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Träfflista för sökning "WFRF:(Sánchez Ramos José Luis) "

Sökning: WFRF:(Sánchez Ramos José Luis)

  • Resultat 1-10 av 35
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  • Carraminana, Albert, et al. (författare)
  • Rationale and Study Design for an Individualized Perioperative Open Lung Ventilatory Strategy in Patients on One-Lung Ventilation (iPROVE-OLV)
  • 2019
  • Ingår i: Journal of Cardiothoracic and Vascular Anesthesia. - : W B SAUNDERS CO-ELSEVIER INC. - 1053-0770 .- 1532-8422. ; 33:9, s. 2492-2502
  • Tidskriftsartikel (refereegranskat)abstract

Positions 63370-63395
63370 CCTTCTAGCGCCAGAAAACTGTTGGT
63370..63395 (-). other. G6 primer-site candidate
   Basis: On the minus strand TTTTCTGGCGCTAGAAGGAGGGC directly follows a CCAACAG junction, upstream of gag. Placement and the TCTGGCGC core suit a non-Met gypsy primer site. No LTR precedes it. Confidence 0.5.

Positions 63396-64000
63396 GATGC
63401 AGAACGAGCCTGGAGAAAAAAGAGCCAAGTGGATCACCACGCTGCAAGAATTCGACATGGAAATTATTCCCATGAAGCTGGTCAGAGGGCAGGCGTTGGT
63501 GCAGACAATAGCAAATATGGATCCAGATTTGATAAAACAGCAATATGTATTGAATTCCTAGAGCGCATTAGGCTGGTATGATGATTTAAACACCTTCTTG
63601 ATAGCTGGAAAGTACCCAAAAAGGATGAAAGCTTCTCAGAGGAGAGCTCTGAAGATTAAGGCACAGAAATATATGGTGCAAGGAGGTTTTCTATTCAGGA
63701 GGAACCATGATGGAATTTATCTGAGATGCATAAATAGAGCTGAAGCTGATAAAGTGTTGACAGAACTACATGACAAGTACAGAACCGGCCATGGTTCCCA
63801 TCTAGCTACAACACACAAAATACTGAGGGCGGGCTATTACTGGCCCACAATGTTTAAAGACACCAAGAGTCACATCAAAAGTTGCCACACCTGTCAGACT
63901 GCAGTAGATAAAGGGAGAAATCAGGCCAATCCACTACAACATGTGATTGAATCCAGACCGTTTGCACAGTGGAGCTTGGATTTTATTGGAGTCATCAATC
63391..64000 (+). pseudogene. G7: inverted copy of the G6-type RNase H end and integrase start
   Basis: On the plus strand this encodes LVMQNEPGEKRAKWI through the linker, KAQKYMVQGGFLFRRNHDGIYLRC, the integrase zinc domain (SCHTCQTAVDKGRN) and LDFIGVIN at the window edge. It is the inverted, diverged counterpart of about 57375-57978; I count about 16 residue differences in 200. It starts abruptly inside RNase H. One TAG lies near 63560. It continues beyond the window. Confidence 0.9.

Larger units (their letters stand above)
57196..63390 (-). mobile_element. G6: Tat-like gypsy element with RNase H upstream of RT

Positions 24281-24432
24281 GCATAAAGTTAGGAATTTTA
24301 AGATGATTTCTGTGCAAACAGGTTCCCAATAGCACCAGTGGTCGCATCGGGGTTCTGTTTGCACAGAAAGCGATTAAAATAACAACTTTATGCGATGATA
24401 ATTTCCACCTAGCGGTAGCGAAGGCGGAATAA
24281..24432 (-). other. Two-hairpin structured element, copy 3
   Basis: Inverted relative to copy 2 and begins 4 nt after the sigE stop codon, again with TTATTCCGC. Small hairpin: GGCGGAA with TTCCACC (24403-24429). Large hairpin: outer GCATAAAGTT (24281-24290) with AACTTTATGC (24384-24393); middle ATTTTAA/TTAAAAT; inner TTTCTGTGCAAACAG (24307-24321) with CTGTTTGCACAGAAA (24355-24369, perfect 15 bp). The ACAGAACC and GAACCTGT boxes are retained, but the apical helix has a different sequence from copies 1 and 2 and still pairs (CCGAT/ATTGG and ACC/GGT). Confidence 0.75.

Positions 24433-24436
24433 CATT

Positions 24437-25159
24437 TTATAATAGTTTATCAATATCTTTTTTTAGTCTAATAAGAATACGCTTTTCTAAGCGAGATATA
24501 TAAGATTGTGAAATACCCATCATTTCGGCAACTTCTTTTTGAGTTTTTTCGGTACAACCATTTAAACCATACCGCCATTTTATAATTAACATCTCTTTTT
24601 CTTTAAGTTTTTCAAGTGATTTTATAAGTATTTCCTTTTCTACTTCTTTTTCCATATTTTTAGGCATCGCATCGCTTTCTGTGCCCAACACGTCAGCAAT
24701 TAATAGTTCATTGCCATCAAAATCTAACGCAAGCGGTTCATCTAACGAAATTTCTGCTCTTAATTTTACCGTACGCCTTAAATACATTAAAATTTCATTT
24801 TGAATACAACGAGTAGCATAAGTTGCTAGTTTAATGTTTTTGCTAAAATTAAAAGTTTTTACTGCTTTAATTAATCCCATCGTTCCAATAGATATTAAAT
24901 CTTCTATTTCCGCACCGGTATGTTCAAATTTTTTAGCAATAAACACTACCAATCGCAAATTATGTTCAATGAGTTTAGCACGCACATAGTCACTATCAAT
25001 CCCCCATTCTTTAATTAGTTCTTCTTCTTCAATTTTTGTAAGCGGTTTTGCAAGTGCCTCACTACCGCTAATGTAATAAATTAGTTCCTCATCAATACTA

• Objective: The aim of this clinical trial is to examine whether it is possible to reduce postoperative complications using an individualized perioperative ventilatory strategy versus using a standard lung-protective ventilation strategy in patients scheduled for thoracic surgery requiring one-lung ventilation. Design: International, multicenter, prospective, randomized controlled clinical trial. Setting: A network of university hospitals. Participants: The study comprises 1,380 patients scheduled for thoracic surgery. Interventions: The individualized group will receive intraoperative recruitment maneuvers followed by individualized positive end-expiratory pressure (open lung approach) during the intraoperative period plus postoperative ventilatory support with high-flow nasal cannula, whereas the control group will be managed with conventional lung-protective ventilation. Measurements and Main Results: Individual and total number of postoperative complications, including atelectasis, pneumothorax, pleural effusion, pneumonia, acute lung injury; unplanned readmission and reintubation; length of stay and death in the critical care unit and in the hospital will be analyzed for both groups. The authors hypothesize that the intraoperative application of an open lung approach followed by an individual indication of high-flow nasal cannula in the postoperative period will reduce pulmonary complications and length of hospital stay in high-risk surgical patients. (C) 2019 Published by Elsevier Inc.